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The pill: Prophylactic against cancer?

Rating

4 Star

The pill: Prophylactic against cancer?

Our Review Summary

Given the brevity of this segment, it does a reasonable job of conveying the basic findings of a study appearing in The Lancet: that women taking birth control pills have a reduced risk of ovarian cancer, and the protection persists even after the pill is stopped.

This is a significant study whose findings are not particularly controversial, so a simple description of the findings is adequate.  

Even in such a brief segment, however, viewers would have been better served with:

  • An additional expert source to provide for perspective on what this means for viewers who have taken or plan to take oral contraceptives 
  • Some context to help them understand the magnitude of ovarian cancer in the population
  • More details, such as how many women per 1,000 taking the pill would be expected to get ovarian cancer compared to those who did not.  It is not difficult to include a line about absolute risk information.
  • A mention of the risks of stroke and thrombosis related to oral contraceptives

Criteria

Does the story adequately discuss the costs of the intervention?

Not Satisfactory

Costs of the pills may not be significant, but because the implication of the story is that women may now and in the future consider oral contraceptives because of this newly-found benefit, cost is an important consideration – and was not covered.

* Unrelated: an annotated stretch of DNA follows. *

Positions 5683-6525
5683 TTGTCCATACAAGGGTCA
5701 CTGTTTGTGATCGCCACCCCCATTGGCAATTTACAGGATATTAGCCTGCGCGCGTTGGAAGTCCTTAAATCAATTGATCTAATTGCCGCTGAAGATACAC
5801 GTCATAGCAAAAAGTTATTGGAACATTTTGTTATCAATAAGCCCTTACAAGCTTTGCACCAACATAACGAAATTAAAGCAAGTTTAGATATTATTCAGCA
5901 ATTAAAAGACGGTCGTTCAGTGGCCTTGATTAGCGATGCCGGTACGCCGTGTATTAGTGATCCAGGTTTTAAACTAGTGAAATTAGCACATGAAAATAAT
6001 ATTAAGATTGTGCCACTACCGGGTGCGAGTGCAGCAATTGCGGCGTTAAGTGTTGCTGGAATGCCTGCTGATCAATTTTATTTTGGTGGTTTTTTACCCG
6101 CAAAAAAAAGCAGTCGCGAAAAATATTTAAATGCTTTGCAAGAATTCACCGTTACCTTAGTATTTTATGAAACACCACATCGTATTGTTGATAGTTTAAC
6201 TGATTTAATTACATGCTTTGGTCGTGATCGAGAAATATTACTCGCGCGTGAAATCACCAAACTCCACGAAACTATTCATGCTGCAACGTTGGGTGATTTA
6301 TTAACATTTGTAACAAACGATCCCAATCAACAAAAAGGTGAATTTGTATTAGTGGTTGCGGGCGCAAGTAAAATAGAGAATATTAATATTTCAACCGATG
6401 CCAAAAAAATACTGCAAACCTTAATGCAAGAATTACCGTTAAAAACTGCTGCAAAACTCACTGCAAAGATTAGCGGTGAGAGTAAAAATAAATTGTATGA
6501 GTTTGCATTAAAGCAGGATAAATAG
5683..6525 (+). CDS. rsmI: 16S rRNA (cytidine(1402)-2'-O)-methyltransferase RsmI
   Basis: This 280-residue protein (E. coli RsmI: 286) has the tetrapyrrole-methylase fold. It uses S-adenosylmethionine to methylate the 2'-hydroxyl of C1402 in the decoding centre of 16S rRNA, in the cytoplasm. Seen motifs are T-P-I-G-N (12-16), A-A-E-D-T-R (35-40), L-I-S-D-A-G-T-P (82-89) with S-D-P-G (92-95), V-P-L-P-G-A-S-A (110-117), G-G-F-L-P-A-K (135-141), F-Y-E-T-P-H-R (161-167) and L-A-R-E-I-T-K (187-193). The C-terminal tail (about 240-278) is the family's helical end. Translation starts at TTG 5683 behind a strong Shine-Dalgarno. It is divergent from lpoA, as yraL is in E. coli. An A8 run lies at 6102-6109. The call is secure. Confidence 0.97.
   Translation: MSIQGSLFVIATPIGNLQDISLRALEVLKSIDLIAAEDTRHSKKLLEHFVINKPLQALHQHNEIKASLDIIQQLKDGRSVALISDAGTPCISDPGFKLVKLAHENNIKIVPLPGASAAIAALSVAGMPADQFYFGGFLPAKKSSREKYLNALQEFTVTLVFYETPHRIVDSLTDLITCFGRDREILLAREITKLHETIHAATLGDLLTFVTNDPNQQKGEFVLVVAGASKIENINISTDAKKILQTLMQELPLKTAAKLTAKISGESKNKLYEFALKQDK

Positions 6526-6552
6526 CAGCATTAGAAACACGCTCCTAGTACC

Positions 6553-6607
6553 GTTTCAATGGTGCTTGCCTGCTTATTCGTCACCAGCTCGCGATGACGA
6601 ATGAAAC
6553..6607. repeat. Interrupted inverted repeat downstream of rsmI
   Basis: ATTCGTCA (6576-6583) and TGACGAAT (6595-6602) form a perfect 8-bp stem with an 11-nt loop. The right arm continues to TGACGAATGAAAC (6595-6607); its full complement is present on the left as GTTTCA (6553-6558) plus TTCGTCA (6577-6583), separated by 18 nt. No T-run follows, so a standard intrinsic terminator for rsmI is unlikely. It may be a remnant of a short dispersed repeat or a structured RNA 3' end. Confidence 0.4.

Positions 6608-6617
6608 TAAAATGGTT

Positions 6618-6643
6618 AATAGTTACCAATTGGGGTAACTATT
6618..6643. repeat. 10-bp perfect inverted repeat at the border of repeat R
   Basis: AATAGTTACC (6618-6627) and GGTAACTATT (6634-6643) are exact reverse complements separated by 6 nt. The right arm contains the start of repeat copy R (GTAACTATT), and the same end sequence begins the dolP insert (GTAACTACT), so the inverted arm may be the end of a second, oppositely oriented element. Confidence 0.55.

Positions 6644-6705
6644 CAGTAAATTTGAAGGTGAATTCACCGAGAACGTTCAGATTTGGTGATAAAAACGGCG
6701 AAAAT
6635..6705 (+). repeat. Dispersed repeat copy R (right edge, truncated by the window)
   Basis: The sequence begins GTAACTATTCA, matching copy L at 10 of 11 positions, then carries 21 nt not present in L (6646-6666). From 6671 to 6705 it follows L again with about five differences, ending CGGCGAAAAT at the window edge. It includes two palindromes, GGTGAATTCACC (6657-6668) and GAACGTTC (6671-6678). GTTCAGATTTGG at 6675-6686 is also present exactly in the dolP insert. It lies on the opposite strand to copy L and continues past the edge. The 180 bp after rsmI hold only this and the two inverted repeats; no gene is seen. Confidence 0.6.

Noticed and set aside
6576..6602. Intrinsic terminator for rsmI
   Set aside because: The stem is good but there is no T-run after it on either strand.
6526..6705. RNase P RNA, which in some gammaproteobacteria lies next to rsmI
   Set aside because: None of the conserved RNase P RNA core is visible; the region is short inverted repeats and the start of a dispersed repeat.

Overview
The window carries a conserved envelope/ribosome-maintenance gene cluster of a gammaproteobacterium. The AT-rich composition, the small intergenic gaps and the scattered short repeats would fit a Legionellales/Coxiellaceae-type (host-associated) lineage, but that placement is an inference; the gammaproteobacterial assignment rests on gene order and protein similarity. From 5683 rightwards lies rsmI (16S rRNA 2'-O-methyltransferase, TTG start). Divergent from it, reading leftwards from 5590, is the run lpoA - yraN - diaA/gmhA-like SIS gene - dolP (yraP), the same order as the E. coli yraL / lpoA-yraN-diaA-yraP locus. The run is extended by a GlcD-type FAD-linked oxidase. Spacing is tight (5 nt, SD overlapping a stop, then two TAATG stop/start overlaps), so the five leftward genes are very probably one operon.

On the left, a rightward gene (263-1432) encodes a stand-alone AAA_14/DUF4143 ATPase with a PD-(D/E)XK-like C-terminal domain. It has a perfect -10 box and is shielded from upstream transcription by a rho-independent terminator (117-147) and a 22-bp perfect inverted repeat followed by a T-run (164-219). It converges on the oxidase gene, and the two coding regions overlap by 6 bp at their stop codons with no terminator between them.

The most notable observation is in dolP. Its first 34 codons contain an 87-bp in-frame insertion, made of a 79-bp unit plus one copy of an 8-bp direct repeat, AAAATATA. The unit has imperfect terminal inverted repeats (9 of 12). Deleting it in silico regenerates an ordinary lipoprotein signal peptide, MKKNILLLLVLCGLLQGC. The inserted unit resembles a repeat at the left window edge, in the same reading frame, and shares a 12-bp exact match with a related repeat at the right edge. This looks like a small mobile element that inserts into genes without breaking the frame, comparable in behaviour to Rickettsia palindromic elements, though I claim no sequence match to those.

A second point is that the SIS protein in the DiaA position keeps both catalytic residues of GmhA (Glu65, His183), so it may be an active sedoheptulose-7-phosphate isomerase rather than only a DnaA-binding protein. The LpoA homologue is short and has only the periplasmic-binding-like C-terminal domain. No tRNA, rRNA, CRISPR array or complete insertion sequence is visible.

Does the story adequately quantify the benefits of the treatment/test/product/procedure?

Not Satisfactory

The report mentions that taking the pill for five years or more can reduce ovarian cancer risk by half, and that protection can last a lifetime. This is an overly simple summary of the results.

Viewers would have been better served by a few more details, such as how many women per 1,000 taking the pill would be expected to get ovarian cancer compared to those who did not.  It is not difficult to include a line about absolute risk information. 

Does the story adequately explain/quantify the harms of the intervention?

Satisfactory

The segment properly mentions the birth control pill’s occasional side effects of blood clots and a slight added risk of breast cancer.

Does the story seem to grasp the quality of the evidence?

Satisfactory

The Lancet study (summary here) upon which the segment is based is a meta-analysis of many epidemiological studies conducted worldwide over several decades. While the broadcast does not provide much detail about the methodology, it describes it adequately. 

Does the story commit disease-mongering?

Satisfactory

The facts used to describe ovarian cancer–22,000 cases per year and 15,000 deaths–are accurate and dramatic. But without context, they may exaggerate the relative impact of ovarian cancer. Nonetheless, we’ll give the story the benefit of the doubt on this. 

 

Does the story use independent sources and identify conflicts of interest?

Not Satisfactory

The segment quotes one independent expert from the American Cancer Society twice. Another source should have been used.

Does the story compare the new approach with existing alternatives?

Not Applicable

The segment focuses on findings about oral contraception and cancer risk, so discussion of other options for birth control or ovarian cancer risk reduction are not necessary.

Does the story establish the availability of the treatment/test/product/procedure?

Satisfactory

The anchor lead-in reminds us that birth control pills are "widely used by a lot of women."

Does the story establish the true novelty of the approach?

Not Applicable

Birth control pills are widely used, so no claims of novelty are made.

Does the story appear to rely solely or largely on a news release?

Satisfactory

There is no evidence the segment relied solely or largely on a news release.

Total Score: 5 of 8 Satisfactory

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